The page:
Guest Column | May 26, 2017

mHealth's Duty Amid Today's Healthcare Instability

mHealth Cover Feature

By Jon Michaeli, EVP of Business Development, Medisafe

In his first 100 Days, President Trump has taken Obamacare’s repeal and replacement off life-support and thrust it again into the spotlight. Will the ultimate legislative achievement upend the rules for insurance companies, physicians, and patients?

With the final prognosis of American healthcare still anybody’s guess, all stakeholders need to rely on each other until the system is healthy enough to support them. From consumer gadgets that monitor and administer vital medicine and data to cloud-based platforms which transmit the information to health professionals, the maturing mHealth industry has a duty to facilitate care and communication, keeping millions of Americans out of emergency rooms.

An example how current technology brings providers, consumers, and payers together for win-win solutions can be seen in the colossal problem of drug-drug interactions (DDI) and food-drug interactions (FDI). Its effects are felt system-wide:

  • Fifty percent of U.S. pharmacies fail to mention DDI when they dispense dangerous drug pairs to patients without warning.
  • One of five patient injuries or deaths occurring during hospital treatment is caused by adverse drug interactions. The average hospital stay doubles for a patient who has an adverse drug reaction during treatment.
  • One of five Americans takes three or more prescription medications; nearly two of every three people take one or more medications having at least one DDI.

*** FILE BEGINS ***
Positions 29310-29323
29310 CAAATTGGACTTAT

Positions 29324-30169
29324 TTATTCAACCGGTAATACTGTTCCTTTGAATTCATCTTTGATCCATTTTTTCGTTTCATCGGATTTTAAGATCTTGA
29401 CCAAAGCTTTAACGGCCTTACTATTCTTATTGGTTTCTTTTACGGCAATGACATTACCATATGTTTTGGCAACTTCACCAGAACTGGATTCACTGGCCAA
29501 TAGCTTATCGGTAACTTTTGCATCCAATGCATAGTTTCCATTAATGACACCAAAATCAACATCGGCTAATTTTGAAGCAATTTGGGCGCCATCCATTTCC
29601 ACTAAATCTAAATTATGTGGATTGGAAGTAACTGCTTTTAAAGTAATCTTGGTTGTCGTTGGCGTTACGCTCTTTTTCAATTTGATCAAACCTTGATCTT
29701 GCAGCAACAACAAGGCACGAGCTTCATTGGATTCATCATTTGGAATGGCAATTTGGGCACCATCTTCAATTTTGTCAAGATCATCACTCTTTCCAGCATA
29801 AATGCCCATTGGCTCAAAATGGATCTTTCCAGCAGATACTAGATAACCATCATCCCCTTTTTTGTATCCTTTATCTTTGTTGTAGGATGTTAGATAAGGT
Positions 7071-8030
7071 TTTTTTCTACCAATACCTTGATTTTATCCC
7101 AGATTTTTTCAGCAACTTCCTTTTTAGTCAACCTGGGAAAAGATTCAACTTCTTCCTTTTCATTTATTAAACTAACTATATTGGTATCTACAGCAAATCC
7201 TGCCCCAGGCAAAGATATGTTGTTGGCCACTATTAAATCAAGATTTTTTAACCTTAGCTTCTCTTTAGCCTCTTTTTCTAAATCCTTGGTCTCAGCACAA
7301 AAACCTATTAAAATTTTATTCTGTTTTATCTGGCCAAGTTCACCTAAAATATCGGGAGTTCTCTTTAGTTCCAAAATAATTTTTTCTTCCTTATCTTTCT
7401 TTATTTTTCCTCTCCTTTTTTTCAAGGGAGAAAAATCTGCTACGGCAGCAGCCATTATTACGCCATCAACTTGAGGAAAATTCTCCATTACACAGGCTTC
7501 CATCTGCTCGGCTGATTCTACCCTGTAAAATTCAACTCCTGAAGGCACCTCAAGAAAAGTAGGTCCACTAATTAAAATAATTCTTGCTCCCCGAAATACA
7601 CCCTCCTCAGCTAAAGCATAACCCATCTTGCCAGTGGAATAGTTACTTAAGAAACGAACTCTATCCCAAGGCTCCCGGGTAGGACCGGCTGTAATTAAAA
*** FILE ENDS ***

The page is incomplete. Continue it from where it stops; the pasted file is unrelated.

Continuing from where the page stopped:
With patients filling multiple prescriptions from different pharmacies, and in the absence of communication between those and the multitude of hospital systems, unbeknownst to their prescribing physicians’ consumers are unwittingly combining medications that can cause interactions with each other. Aggregated, anonymous user data from our platform Medisafe reveals”

  • 17 percent of people risk a severe reaction from combining diabetes and hypertension medication
  • 13 percent of people risk a major reaction by taking antidepressants and pain medication together
  • 12 percent of people risk a major reaction by coupling antidepressants with anti-seizure drugs. Aspirin has the highest interactions-to-user ratio with 2.7 DDI per user on average.

Food and lifestyle interactions only compound the issue, with caffeine undercutting the effects of certain asthma medications, leafy vegetables affecting blood-thinners, and soy interacting negatively with thyroid drugs. The consequences of drinking grapefruit juice or alcohol with some medications are well known, but most Americans are unaware of these other FDI hazards.

As far-reaching as the problem is, it is also nuanced. Doctors sometimes intentionally prescribe potentially interacting medicines because the risk is lower than the expected benefits. And drug adherence to some common medications is as much as 10 percent lower when paired with a potentially interacting prescription, as shown by Medisafe’s data.

From the largest insurance companies and most reputable hospitals to America’s thousands of doctors and their millions of patients, no one is spared from the potential dangers of the drug, food, and lifestyle interactions dilemma. All participants need heightened awareness to preserve patient quality of care at a time with so much uncertainty in the future of our healthcare system.